FunkyFlash has doubles with fan and hot shower en suite at US$18; discounts are available for longer term stays.

It is primarily for the young but I couldn’t resist booking in for 12 nights.

FunkyFlash is new and within the first 2 months of opening it rose to #2 on Tripadvisor. And, it did so with good reason… it’s funky!

Daily life revolves around the pool where modern music starts to blare out at 11am and keeps going until about 5-6pm. Hung-over youngster lounge around the pool on bean bags breaking there laziness with the odd plunge into the pool. Over-looking the pool from the 1st and 2nd floor are seating areas where you can cool down under a fan.

As the music gets toned down around the pool it gets ramped up in the Rooftop Bar… all designed to draw clientele away from the pool towards the bar.

As Funky Flashpacker is in a residential area, the music then gets toned down on the roof at 9pm to a more ‘background’ volume level.

This place has something special about it… a winning formula.

When I was there the pool was in action for the first 5 days but then ‘closed for maintenance’ for the next 4 days. There were power outages in Siem Reap over those 5 days and the generator couldn’t support the pool as well as all of the aircon in the rooms. Without the pool atmosphere, the place struggled to maintain its vibe.

In addition, their internet was sporadic and, if you need to do some serious internet surfing, unusable for much of the day. If you want to stream video, forget it for most of the time. If you want to upload pictures to an internet drive, be prepared to labour and retry for hours.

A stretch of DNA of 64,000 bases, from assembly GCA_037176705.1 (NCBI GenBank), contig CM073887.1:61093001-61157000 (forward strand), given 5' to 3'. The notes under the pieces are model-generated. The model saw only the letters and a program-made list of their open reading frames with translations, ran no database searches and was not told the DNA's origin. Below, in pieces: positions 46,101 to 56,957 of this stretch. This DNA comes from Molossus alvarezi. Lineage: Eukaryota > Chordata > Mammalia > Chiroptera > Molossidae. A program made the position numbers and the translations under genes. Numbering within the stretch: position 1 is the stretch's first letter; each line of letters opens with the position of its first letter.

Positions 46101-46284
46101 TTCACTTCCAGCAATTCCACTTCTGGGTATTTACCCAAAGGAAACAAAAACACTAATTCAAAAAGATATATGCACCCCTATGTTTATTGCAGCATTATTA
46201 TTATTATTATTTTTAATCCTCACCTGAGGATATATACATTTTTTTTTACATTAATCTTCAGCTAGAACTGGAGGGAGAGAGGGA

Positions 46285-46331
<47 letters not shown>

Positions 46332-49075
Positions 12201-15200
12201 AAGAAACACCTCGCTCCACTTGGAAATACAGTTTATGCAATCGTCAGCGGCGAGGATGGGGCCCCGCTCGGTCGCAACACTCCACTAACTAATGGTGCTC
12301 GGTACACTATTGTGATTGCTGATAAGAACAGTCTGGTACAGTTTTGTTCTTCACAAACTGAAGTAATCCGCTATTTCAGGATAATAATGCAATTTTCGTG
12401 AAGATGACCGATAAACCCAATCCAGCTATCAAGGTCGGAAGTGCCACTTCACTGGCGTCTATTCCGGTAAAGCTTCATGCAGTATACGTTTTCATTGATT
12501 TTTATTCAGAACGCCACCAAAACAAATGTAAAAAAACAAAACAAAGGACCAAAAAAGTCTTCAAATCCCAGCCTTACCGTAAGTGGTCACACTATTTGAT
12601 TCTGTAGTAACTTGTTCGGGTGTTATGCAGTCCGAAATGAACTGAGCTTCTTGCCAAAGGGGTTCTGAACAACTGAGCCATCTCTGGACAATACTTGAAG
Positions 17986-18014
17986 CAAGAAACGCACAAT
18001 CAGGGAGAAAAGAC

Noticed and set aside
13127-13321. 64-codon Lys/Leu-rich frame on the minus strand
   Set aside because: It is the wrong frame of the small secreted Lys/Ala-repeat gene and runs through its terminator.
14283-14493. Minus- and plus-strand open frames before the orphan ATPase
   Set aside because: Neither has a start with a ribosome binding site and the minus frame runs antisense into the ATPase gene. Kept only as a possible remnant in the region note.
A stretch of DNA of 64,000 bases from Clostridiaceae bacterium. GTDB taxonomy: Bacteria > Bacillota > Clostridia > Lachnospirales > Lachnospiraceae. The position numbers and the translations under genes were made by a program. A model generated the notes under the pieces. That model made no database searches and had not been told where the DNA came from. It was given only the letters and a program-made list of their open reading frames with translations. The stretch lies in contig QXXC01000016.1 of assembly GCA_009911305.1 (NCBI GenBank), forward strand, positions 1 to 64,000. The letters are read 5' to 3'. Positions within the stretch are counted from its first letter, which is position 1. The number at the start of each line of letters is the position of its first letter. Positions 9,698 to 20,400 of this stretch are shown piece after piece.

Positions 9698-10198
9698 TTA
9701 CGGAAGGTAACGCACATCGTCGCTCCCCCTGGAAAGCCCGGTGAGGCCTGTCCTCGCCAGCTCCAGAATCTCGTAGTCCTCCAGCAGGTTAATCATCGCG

Hopefully, management can get on top of these issues. If they can, this place is going to be one of the top places to stay in Siem Reap – for a very long time.


Foreigners cannot rent scooters in Siem Reap; not even if you have an international driving permit / license. You need to have a Cambodian Driving License.

Gearless ‘basket’ bicycles can be rented for US$1 / day but check them out thoroughly first as some can be a bit shoddy. You can get a good one for this price so shop around. Don’t pay more.

Good mountain bikes or 5 gear bicycles can be rented for US$2 / day. Don’t pay more.

I rented an old (but OK) 5 gear bicycle for 10 days for US$1 / day. I had to pay in advance and leave my ID Card (Driving License) with them.

Otherwise, a Moto will take you anywhere in town for US$0.50 or US$0.75-1.00 at night. Double that for a Tuk Tuk.


There are plenty of little cafes (many run my expats) that compete for the Breakfast market. With a French background to Cambodia, it is not surprising to find many do a warm Baguette based breakfast.

It is easy to find a ‘warm baguette and 2 fried eggs with butter and jam’ breakfast for US$1.

You pay US$1.50 if you want a little more (such as a slice of ham with it).

For US$2, you have lots of tasty options.

At my favourite little breakfast cafe, I usually bought a 1.5L large water next door for 50c, had Baguette and Fried Eggs, and a couple of 50c black coffees; total cost US$2.50.

Local eateries still exist in the side streets.

You also have Hawkers on the sides of the roads.

In these you can get simple meals (like a noodle soup with chicken or pork) for US$1, fried noodles with meat for US$1.50 and fried rice with meat for US$1.50.

For US$2 you can get something a bit fancier.

I had a tasty Yellow Noodle Cashew Nut and Pork dish for US$1.75.

At another place I got a Pork Curry with Rice for US$2.

 Closer to Pub Street, the prices go up (and usually the size, quality, and value for money come down).